The Leaders We’ve Been Waiting For

Commentary to come…. 

by Sandy Perry

My people’s suffering
pierced me, entangled
my soul like barbed wire:
gripped my heart:
I went to cry out at the crossroads,
I went out to weep, enveloped in mist,
I touched the doors and they wounded me
like sharp-pointed knives,
I called out to the impassive faces
that I adored before like stars,
and they showed me their void.
— Pablo Neruda


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I voted for Barack Obama in the California Presidential Primary on February 5. However, for me this was definitely a case of the “lesser evil” in a bad beauty contest. As fine a person as he may be, Obama cannot lead the nation to the kind of “change” he talks about. Only we the people can do that.

In our ministry I have fought day and night for seventeen years to end homelessness in San Jose and in America. But Obama, on his web site and written materials, does not even mention homelessness and advances no plan to solve our affordable housing crisis.
In fact, Obama generally has very little program to back up his rhetoric. His health care plan would not even cover all Americans, and would not eliminate the role of insurance company profiteers. He has no program to guarantee jobs for those who need them, and only a vague commitment to living wages. Like the other candidates, his immigration platform promotes building a “border wall” first and sending the undocumented “to the back of the line” to apply to become citizens. He has no plan to stop the relentless expansion of police power in America.

Anyone who examines the campaign finance reports can see why. Obama, like Clinton and McCain, and George Bush for that matter, is bought and paid for by the same corporate masters who have been running America for decades. These corporations have no intention of allowing any change that will diminish their profits or power.

So why vote for Obama at all? Obama’s role is similar to that of John Kennedy when he ran for president in 1960. He has the same great style, charisma, and popularity. People today forget that Kennedy’s actual record as President was undistinguished. He repeatedly dragged his feet when it came to supporting the African-American freedom movement, and appointed outright segregationists as judges to appease the Southern Democratic Party. But his style made a difference. In the heat of the 1960 election, he electrified the African-American community by intervening to help free Martin Luther King, Jr. from prison in Georgia.

Obama’s style might make a difference too. An Obama presidency might provide an opening for today’s economic justice movement, just as Kennedy did for African-Americans. But the important thing to remember is that without our efforts, nothing will happen.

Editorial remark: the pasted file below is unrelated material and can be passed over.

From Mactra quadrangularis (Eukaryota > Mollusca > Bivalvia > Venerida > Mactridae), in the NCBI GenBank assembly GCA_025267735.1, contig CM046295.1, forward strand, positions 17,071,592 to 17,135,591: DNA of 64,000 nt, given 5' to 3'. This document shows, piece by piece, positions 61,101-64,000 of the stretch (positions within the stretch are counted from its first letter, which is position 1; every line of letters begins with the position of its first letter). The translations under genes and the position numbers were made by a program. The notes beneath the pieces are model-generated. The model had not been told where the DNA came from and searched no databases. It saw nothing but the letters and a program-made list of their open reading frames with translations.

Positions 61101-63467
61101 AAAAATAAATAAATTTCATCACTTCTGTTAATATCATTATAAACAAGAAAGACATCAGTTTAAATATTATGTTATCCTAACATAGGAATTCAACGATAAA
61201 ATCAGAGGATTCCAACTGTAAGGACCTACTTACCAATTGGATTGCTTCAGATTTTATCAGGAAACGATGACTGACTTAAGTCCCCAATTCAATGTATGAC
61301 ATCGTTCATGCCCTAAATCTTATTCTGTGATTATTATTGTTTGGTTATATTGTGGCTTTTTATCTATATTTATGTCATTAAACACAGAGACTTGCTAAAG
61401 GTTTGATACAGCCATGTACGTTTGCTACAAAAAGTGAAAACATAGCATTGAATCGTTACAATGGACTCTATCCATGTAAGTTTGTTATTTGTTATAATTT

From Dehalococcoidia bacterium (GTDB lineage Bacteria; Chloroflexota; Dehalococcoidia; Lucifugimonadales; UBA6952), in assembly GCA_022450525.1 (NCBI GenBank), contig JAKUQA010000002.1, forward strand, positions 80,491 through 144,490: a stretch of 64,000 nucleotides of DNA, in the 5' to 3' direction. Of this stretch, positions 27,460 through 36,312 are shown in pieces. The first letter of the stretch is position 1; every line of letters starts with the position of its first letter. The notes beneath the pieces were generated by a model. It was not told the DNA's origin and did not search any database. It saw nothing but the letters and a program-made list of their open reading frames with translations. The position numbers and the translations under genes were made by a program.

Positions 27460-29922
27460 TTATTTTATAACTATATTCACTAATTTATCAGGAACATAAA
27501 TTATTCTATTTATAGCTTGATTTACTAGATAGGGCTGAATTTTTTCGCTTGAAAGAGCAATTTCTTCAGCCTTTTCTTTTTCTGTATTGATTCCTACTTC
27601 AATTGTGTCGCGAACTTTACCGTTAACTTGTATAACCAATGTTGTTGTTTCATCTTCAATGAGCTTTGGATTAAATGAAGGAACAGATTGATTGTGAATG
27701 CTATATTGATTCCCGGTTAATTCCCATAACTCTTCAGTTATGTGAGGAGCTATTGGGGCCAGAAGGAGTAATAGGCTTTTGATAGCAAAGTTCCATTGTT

There was an illuminating debate in the primary campaign about the respective roles of Martin Luther King, Jr. and Lyndon Johnson in the civil rights movement. Corporate politicians in general are incapable of leadership in a social movement. The social movements lead them. They are puppets on a string who react to situations that the people create. This was true of Johnson in 1965 and will be equally true of President Obama in 2009.

What America’s youth, students, poor and working people really need today is not a candidate but a strategy. It is not enough to just get out in the streets as we did in the 1960s. The system in those days was expanding and still had room for reform. As King said then, it was not necessary to build a widespread organization in order to win legislative victories.

The dispossessed of today, however, confront an entrenched, global corporate system that is plunging into deep crisis. It has no maneuvering room. Labor-replacing technology has reduced wages and eliminated jobs, and they aren’t coming back. We cannot reform America without a fundamental change in the way wealth is distributed.

This is much more dangerous and unstable than anything we have faced before. We need to study, assess, discuss, and learn how to empower and unite our communities independently of corporate control or interference. We need to develop programs that protect our human rights and meet our basic needs and around employment, housing, health care, culture, and justice. Our leaders are those in our own ranks who have a vision of a better future, and the courage and intelligence to fight for it. Let’s get busy!



One Response

  1. I’m down! How do we get started? I’ll turn off my tv, for starters. I should probably just throw away my tv, but my wife and brother-in-law still watch it, and we use it for movies, or just to be polite when company is over. but seriously, I think tv is the number one cause of corporate control in our communities today. people think the internet has overshadowed the tv, but the internet you’re on right now has only helped to bolster and strengthen the corporate grip on “private” life in america. What’s a good alternative to tv? Going outside and talking to people? It’s difficult, but some of us still do things like that. And maybe just walking right outside your home and talking to your neighbor would be all that it would really take to strengthen your community. The first, smallest step is always the hardest. The people on the Forbes List of The World’s Billionaires (to name a few) know that, and don’t want that to happen. They know that if people started to turn off their tv sets and tune out of the corporate media programming, more people would start to think for themselves (gasp) or even (brace yourself) HELP EACH OTHER!

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